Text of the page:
Thursday, February 27, 2014
Thursday, February 13, 2014
Do you know a type-1 diabetic? The kind that has to jab themselves all day, every day, forever, with needles? Then you need to be able to recognize when this person--be it your dealer, your mother-in-law, your office crush, or your Craigslist hookup--is having an insulin reaction. Because things can get real, and you need to be armed with the facts. One moment you might be chatting about wanting to get your hands on a Michael Sam sex tape (there's gotta be one!), the other you're wondering why the person you're speaking to is having trouble forming words or is laughing maniacally and sweating like a honey baked ham for no reason.
Your friend (dealer, mother-in-law, etc.) is in trouble, you see. Because, though he's an insulin-dependent diabetic, sometimes he may have taken too much insulin, or not eaten enough to cover the insulin he took, or exercised too much, or has been really stressed out lately. Maybe you're hanging out playing Scrabble, maybe you're in your office's supply closet, maybe he's asleep and you're there for some reason--the point is, at these times of what is called "hypoglycemia," his blood sugar will plummet to depths no human should be prepared to accept, and his body will do its best to let you know that you need to FEED HIM SUGAR NOW OMG. He won't go through all of these stages, but that all depends on you and how fast your reflexes are. (Also, how many Snickers bars you have on you.) You can learn more about the hilarious/irritating/dangerous world of low blood sugar attacks in my book Sweet Tooth, a memoir of my life as a type-1 diabetic teenager who thinks he likes dudes but knows he loves Froot Loops.
So, herewith, are the various stages of an insulin attack:
The part when he starts twitching
The part when he starts sweating
The part when he seems like he's a million miles away
The part when he becomes kind of confused
The part when he sweats some more
The part when you realize he's probably having an "episode" so you try to feed him some Nutella and he's not having it
The part when you try to get him to just open his mouth for one freaking second so you can squeeze some cake icing up in there and he's all...
The part when you get him to his feet and assume he can still walk to the kitchen by himself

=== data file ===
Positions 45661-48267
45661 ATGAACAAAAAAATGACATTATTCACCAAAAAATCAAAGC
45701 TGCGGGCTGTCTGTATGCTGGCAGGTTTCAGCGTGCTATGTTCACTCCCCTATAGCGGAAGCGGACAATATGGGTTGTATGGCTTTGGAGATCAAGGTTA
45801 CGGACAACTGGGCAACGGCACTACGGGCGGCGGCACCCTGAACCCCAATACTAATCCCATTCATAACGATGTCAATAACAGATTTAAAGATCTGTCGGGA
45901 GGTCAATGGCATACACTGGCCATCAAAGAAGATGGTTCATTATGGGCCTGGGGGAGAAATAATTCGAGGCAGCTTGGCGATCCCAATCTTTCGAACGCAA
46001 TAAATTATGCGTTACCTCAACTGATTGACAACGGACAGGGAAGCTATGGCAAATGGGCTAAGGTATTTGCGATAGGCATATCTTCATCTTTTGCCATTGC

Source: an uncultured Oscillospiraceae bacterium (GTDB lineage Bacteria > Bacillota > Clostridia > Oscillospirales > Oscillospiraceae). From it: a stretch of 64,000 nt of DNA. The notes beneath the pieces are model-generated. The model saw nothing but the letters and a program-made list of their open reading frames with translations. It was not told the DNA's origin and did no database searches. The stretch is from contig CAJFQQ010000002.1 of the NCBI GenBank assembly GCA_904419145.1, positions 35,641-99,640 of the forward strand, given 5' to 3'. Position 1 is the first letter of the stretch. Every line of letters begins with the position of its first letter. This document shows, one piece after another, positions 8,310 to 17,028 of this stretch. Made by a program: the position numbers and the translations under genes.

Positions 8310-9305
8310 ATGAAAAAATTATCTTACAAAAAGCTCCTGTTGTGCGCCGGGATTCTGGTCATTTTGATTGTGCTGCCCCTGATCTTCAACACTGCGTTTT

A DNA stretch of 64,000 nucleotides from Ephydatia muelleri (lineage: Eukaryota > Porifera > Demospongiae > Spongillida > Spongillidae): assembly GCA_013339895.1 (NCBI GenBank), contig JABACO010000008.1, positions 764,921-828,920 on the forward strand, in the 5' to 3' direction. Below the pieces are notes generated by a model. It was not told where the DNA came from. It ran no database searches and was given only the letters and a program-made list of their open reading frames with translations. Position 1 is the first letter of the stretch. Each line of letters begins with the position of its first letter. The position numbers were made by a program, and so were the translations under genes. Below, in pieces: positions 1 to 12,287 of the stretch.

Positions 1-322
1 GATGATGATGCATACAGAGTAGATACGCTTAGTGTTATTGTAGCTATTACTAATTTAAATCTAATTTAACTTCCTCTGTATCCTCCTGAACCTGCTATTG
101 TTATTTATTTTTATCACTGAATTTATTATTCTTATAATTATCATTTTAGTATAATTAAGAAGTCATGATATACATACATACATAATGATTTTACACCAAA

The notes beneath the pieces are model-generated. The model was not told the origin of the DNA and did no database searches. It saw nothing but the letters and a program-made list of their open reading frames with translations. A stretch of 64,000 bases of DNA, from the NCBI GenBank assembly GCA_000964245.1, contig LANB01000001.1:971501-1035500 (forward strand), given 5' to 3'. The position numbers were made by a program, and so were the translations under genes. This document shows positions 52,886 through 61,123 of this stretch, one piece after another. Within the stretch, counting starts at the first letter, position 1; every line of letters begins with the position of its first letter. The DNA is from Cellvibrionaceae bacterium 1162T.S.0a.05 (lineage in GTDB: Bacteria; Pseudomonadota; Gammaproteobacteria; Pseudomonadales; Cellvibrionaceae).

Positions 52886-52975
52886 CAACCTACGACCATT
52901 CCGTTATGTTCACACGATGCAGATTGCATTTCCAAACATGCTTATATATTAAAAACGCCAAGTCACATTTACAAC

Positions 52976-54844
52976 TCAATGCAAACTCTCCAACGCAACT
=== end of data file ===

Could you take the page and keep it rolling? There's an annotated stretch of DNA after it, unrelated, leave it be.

The part when you realize, oh shit, this is getting real
The part when he starts to lose control of his motor skills
The part when you sit him back down and he gets weirdly emotional
The part when the sweating is kind of becoming a problem
The part when you try to feed him a Little Debbie snack cake and he rebels
The part when he falls on the floor and does some weird kind of land-based doggie paddle
The part when he reminds you of an old horror movie you once saw
The part when he starts laughing like he's seen the other side and it's hilarious
The part when the sweating is getting kind of ridiculous
The part when you manage to get some dulce de leche down his throat
The part when he realizes that delicious sweet things taste good and make things better
The part when he's really sorry for being so much trouble
The part when the amount of adrenaline in his system is way too much for him to remain upright
Thursday, February 6, 2014
Guys, I got my copies of my new book Sweet Tooth, which chronicles my adolescence as a poor gay boy who loves sweets, and my cat Stella has already staked her claim on all of them. Jimmy said she's spent all day stacking them in different formulations. The one below is particularly poignant, as it really gets to the heart of the experience of a diabetic who loves Nutella and sometimes has low-blood-sugar episodes.
That there is a vat of God's own chocolate hazelnut spread, plus some chalky glucose tablets in case your blood sugar is low and you have absolutely nothing else around to combat it, plus a glucagon injection kit, which is as delightful as it sounds--if a poor diabetic has passed out or is unresponsive to whatever sugar you're shoving in his face, you may need to take out the glucagon and jab him with it, for freedom (and so he doesn't slip into a coma).
After doing her art project, Stella whipped out a copy and turned directly to the part about her, because she's narcissistic, like most cats.